An entry on my affirmation calendar read, I enjoy reinventing myself. It’s like giving my identity a makeover!
When I moved back to Michigan almost nine years ago, I had planned to use my Polish name instead of the English translation—Magdalena instead of Madeline, or Magda for short. I had recently been to Poland and everyone there called me either Magdalena or Magda, and I liked it.
My grandfather used to call me Magdusha—a twist on my Polish name and a term of endearment. I liked that, too.
But I was deep in grief when I moved here, and I forgot to introduce myself as Magdalena or Magda, and before I knew it, everyone called me by my English name.
A few years later, though, I started taking Polish classes at a nearby Polish church, and there I was known by my Polish name. Happy day!
This calendar affirmation took me back to that desire to reinvent myself more in line with my Polish heritage. As I reflected on that identity, though, another reinvention occurred to me—to be reinvented in the image God holds for me.
Isaiah 62:3 came to mind: You shall be a glorious crown in the hand of the Lord, a royal diadem in the hand of your God.
I remember the first time I read these words as a young adult and felt they were being spoken to me and about me. The image of myself in the hand of God, something bejeweled and beautiful, sparkling diamonds and deep green emeralds. That was how God saw me—as something to behold, someone who took one’s breath away.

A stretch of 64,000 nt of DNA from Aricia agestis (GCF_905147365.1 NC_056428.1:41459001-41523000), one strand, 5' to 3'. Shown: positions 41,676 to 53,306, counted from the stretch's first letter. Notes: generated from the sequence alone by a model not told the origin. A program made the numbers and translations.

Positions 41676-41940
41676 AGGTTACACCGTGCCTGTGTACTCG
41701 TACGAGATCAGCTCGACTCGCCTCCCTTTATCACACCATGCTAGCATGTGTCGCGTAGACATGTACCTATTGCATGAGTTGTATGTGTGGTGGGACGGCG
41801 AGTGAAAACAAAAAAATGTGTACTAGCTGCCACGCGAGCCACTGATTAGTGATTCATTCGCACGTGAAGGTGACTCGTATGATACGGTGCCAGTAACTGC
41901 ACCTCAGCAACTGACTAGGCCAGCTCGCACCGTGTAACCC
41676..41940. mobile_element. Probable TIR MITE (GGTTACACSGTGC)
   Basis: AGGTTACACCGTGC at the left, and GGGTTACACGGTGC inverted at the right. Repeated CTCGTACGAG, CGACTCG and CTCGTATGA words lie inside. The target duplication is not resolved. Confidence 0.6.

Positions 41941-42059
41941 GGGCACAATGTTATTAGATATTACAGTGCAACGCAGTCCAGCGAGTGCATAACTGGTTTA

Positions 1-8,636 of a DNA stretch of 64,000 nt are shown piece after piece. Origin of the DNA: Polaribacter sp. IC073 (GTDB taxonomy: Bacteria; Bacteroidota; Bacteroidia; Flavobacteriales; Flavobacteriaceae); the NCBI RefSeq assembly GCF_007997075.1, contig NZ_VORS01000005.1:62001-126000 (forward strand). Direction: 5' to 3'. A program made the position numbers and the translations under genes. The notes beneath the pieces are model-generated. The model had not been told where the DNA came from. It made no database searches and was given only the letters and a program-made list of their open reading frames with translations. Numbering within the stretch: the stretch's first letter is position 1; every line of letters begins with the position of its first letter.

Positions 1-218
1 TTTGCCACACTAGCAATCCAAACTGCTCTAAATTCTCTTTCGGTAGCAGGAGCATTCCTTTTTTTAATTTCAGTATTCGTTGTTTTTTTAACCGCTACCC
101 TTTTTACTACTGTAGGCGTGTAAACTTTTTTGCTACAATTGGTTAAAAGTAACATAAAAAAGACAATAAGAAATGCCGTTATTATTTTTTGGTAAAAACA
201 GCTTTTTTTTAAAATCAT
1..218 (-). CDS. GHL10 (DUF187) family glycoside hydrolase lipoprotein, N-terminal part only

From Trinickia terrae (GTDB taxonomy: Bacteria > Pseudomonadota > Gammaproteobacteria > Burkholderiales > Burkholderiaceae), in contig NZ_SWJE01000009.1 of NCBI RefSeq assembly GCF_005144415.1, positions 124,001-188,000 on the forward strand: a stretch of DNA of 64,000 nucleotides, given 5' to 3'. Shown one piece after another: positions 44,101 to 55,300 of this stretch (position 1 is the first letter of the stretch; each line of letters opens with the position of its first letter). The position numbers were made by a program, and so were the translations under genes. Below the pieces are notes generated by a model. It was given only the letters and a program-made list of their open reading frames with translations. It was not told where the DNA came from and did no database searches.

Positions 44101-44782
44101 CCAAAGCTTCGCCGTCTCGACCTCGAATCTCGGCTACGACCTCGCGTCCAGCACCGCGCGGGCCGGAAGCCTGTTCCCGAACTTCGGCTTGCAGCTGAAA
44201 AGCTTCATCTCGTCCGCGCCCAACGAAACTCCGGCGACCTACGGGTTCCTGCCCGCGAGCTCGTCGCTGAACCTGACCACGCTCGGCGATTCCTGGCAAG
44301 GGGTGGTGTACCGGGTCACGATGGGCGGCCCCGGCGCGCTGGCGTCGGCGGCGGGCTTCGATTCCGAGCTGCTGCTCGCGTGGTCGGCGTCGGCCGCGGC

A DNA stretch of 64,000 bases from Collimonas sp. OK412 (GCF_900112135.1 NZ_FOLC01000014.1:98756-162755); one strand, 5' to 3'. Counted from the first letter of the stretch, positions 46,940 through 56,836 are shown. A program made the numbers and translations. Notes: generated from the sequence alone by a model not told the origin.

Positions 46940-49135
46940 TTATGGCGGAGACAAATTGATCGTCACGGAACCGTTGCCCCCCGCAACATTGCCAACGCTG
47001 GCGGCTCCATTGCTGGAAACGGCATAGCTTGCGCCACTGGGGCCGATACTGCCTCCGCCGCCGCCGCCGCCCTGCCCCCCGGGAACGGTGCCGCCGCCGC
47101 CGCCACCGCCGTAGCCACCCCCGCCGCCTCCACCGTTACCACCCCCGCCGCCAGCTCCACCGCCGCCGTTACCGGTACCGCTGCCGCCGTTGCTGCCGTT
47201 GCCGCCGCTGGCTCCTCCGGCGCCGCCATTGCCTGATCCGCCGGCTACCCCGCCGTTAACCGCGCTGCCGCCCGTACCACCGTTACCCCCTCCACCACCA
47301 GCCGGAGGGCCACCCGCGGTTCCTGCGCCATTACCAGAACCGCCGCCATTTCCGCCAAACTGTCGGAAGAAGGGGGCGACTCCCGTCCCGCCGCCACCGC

Living as if I see myself as a crown or diadem is a stretch. I have usually seen myself more as a dull pewter, so adapting a shinier persona calls for a shift in my thinking.
Perhaps being connected to my Polish heritage is part of that new image because when I am connected to my ancestors, I have a wider and deeper understanding of who I am and where I came from—and a different way of knowing myself.
Perhaps leaning into the image of myself as being held in God’s hand is also key, because that image leads me to live in trust rather than fear. God has me, I tell myself.
Not having a job has reinvented me into a woman with time and freedom to structure my days as I please, to do the things I want and not do those I don’t.
The passing years are reinventing me into an elder, and aging has its own reinvention process.
Speaking publicly about my abuse history has shown me a courage I did not know I possessed—add that to the mix.
These past six months, I have been on sabbatical, resting, reading, writing—and pondering who I will be and how I will live this next chapter of my life.
Reinvented, sparkly as diamonds on a tiara—I want to be brilliant.